• Bad banks found resonance during the global financial crisis of 2007-09.


  • Strengthen banks’ lending capacity:
    • Such a mechanism helps a bank segregate its good assets from bad ones, making it easier for it to raise capital by issuing equity or debt or both.
  • Specialisation:
    • A bad bank can act as an aggregator of all stressed assets in the system and work towards the resolution of these assets whereas banks can focus on business.
    • By transferring NPAs to a bad bank, lenders can prioritize financing businesses, while letting a specialized institution focus on maximizing loan recovery.
  • Reinvigorates investments:
    • The segregation of toxic assets helps generate confidence among potential investors who can then examine the financial health of the lender with greater clarity.
  • The COVID-19 crisis:
    • With the pandemic hitting the banking sector, the RBI fears a spike in bad loans in the wake of a six-month moratorium it has announced to tackle the economic slowdown.
    • In this situation, a professionally-run bad bank, funded by the private lenders and supported the government, can be an effective mechanism to deal with the NPAs.
  • Limited success of alternatives:
    • Despite a series of measures by the RBI for better recognition and provisioning against NPAs and massive doses of capitalisation of public sector banks by the government, the problem continues in the banking sector.
  • Global success stories:
    • Many other countries had set up institutional mechanisms such as the Troubled Asset Relief Programme (TARP) in the US to deal with a problem of stress in the financial system.
  • Timely disposal:
    • Bad banks will ensure that the NPAs are cleaned up in a timely manner. Also, the presence of the government means that the process will be more accountable and judicious.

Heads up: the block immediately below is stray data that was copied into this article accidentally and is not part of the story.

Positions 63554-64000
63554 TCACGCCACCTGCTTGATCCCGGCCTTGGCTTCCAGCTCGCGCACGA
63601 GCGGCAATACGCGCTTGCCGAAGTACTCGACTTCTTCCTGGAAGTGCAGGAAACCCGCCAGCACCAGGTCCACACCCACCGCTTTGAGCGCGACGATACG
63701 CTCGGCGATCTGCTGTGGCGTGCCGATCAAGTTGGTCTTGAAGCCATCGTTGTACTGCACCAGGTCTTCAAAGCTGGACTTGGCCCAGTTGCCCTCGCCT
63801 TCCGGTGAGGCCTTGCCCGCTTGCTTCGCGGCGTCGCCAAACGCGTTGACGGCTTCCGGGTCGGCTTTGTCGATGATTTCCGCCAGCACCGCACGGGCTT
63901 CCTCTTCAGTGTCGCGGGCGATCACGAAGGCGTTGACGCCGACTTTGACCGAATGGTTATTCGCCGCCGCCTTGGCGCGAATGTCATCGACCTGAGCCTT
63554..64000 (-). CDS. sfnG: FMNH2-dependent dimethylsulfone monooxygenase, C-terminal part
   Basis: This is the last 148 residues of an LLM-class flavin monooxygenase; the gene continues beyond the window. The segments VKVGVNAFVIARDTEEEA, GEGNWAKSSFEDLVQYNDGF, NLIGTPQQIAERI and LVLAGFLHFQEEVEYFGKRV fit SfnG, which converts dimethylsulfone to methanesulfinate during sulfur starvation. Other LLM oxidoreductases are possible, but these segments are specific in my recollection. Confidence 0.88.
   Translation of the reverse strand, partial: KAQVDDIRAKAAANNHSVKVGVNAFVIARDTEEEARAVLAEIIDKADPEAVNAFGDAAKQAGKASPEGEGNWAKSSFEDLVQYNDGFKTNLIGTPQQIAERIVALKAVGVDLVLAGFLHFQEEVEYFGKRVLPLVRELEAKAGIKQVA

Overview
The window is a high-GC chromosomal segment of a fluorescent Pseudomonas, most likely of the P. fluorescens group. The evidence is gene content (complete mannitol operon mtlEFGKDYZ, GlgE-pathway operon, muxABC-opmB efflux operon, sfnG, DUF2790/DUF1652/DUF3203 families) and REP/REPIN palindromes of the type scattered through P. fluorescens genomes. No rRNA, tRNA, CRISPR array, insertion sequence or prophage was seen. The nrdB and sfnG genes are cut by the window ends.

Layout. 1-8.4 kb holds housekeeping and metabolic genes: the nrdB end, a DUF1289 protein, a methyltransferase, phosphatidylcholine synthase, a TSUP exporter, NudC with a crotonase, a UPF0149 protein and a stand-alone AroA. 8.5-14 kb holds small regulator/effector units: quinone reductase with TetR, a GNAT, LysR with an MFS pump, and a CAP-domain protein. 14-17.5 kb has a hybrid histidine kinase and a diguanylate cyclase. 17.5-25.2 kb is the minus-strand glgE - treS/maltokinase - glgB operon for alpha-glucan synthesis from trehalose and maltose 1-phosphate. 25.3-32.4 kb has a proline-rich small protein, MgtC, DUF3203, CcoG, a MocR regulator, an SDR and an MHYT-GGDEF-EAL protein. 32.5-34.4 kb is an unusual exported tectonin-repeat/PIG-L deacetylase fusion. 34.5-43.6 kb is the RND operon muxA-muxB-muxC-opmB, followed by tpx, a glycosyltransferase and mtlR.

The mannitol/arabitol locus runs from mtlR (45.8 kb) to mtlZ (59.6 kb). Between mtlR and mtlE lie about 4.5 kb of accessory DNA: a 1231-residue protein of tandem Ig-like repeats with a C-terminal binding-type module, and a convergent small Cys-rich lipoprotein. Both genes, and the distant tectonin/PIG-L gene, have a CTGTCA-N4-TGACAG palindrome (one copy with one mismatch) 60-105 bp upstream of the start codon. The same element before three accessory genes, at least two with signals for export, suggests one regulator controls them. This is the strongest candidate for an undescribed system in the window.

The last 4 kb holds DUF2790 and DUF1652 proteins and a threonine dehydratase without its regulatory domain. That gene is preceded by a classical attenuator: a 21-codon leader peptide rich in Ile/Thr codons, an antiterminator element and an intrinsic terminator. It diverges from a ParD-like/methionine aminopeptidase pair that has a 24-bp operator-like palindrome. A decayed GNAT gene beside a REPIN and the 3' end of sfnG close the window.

• Reduce unnecessary scrutiny:
    • Bad banks can eliminate the undue scrutiny by the 4Cs - Courts, CVC, CBI, CAG and thereby foster ease of doing business in the country.
  • Minimum government, maximum governance:
    • As India seeks the interest of global investors to partner it in its economic growth, the country needs to demonstrate its non-interference-led-markets-philosophy


  • Multiple mechanisms:
    • Presently, there exist several private asset reconstruction firms that buy bad loans at a discount. Also, the Bankruptcy Code, though not perfect, has helped in higher recoveries.
  • Initial investments:
    • Large financial resources are essential for buying the NPAs from banks. But India’s corporate bond market is not developed enough to cater to such demands.
  • Moral hazard:
    • A government-funded bad bank will allow the reckless lending by banks to continue. There is also the fear that it will end up as another case of throwing public money to fund corporate mismanagement.
  • Mere shifting of loans:
    • It is poor governance to move a bad loan from one account to another entity, which is owned by the same bank or the original shareholders.
    • There is no surety that it will improve the situation.


  • Use of technology:
    • Machine Learning (ML), Artificial Intelligence (AI) as well as Big Data and matching provide banks the ability to recognize patterns quickly by analysing vast datasets >> It could help in prevention of NPAs
  • Credit Risk Management:
    • Proper credit appraisal of the project, creditworthiness of clients and their skill and experience should be carried out.
  • Adequate functional autonomy to banks
    • So that they can ensure that NPAs are kept to a minimum.
    • RBI’s suggestion for reducing shareholding of the government in public sector banks to 26 percent is worth serious deliberations.
    • Political discretion in loan allocations should be discouraged and all efforts should be aimed at curbing cronyism.
  • Facilitating smooth entry and exit for firms
    • This would ensure that firms which are tending towards industrial sickness and being non-performing have policy measures to take recourse to and enable them for a smooth exit option
    • Hence saves firms from further debt trap


Q. How the new bad bank set up by the government helps in resolving NPAs in India?